Saturday, December 20, 2008


I recently met someone who was an adult in 1991, when the Soviet era ended in Azerbaijan and who speaks English well enough to give me details on a phenomenon I have noticed in Azerbaijan--that is that many people here feel that life was much better under the Soviets. Until now, I was not able to transcend the language barrier enough to get the details of why they think this. I recently met Flora who speaks passable English. She is about 50 years old and so lived a good portion of her adult life under the Soviets as well as under democracy. She has a good job, a nice home and a grown son and visited the US for the first time for a month in April as part of a professional conference. She is quite opinionated on a number of topics. Here is her opinion of the differences before and after 1991 when the Soviet Union fell:

"Everything was so good under the Soviet Union. There were 15 countries in the Soviet Union and we were all friends. We could travel freely among these countries and since we studied Russian in school, we had a common language. Azerbaijan had a big part in producing products and growing produce for these other areas, which made us prosperous. We felt we were surrounded by friends and people who had the same goals and desires as we did. If one region had a natural disaster or problem, others would help us and we felt secure, with plenty of food and a home for all. Regions with aggressive or dangerous ideas were restrained by the other regions.

The Soviet Union collapse was very unexpected for us. Overnight, all of these countries were expected to function independently and compete with each other. There was no government, no jobs, schools or any way to produce things. Everything was chaos. Now, we don't have a common language anymore, and we don't have the same goals."

I interjected that we had heard in the US that food was scarce in Soviet days, that collective farms were inefficient and there were long lines for shopping for food and consumer goods.

"No, you are wrong! We had plenty of food and it was cheap. We had good doctors and medical care. I have to have two jobs now to have a standard of living that is not as good as it was under the Soviets. I work my (professional job) from 9-5 five days a week and do other work from 8-9 a.m. and 6-8 p.m seven days a week. I am tired. I don't feel free now and I felt free with the Soviets."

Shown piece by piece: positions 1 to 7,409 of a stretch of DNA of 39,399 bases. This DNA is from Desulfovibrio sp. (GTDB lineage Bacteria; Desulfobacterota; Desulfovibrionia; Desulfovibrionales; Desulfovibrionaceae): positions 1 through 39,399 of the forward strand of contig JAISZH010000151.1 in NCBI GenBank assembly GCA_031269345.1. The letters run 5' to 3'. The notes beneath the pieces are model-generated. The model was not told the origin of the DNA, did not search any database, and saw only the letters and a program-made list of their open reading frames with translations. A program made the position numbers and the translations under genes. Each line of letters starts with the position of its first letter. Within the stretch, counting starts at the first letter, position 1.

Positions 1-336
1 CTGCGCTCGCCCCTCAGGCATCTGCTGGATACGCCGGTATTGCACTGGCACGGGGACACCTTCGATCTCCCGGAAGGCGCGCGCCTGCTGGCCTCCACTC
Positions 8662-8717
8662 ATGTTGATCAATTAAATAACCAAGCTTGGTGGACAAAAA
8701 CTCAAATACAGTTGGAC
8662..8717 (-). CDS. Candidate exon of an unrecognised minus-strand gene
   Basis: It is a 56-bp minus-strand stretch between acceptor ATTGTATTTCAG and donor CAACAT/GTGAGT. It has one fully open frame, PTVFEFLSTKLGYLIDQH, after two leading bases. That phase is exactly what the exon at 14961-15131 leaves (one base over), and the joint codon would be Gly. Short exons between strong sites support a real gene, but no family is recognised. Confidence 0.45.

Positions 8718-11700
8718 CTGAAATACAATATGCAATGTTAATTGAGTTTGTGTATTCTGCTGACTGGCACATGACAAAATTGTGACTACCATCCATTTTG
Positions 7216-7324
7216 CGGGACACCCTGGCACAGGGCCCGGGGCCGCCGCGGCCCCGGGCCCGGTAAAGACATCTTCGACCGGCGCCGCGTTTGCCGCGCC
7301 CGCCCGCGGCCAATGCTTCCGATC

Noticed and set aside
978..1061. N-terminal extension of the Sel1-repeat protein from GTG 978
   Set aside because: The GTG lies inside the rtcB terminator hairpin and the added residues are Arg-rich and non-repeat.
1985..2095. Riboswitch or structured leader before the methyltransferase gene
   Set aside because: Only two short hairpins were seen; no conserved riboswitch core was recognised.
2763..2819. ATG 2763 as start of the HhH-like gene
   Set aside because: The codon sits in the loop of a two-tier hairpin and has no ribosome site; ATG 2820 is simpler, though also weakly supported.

I asked her what she thought about the US when she visited.

"I liked the people that I met. They were very friendly and smart and invited me to their homes. I liked the university that I stayed at. It was very beautiful with top quality facilities. The streets and buildings I saw were very high quality. I also liked visiting Washington, DC. It is a beautiful city.

I don't understand why a country that is supposed to be First World has homelessness. No one is Azerbaijan is homeless. Everyone has a home. Americans like to say they have the best things and democracy is wonderful. They also say they believe in God. How can people who have all these things and want to do God's work tolerate homelessness?"

I told her that I don't speak for all Americans, but that some feel that being homeless is the fault of the homeless and that if they try harder, they will be able to afford a place to stay. During this discussion, it came out that some children are homeless or live in cars or shelters. She was unaware of this and was appalled. I told her that another reason people tolerate homelessness is that they feel the problem is so big it can't be fixed and also that many homeless people suffer from mental illness and are hard to manage.

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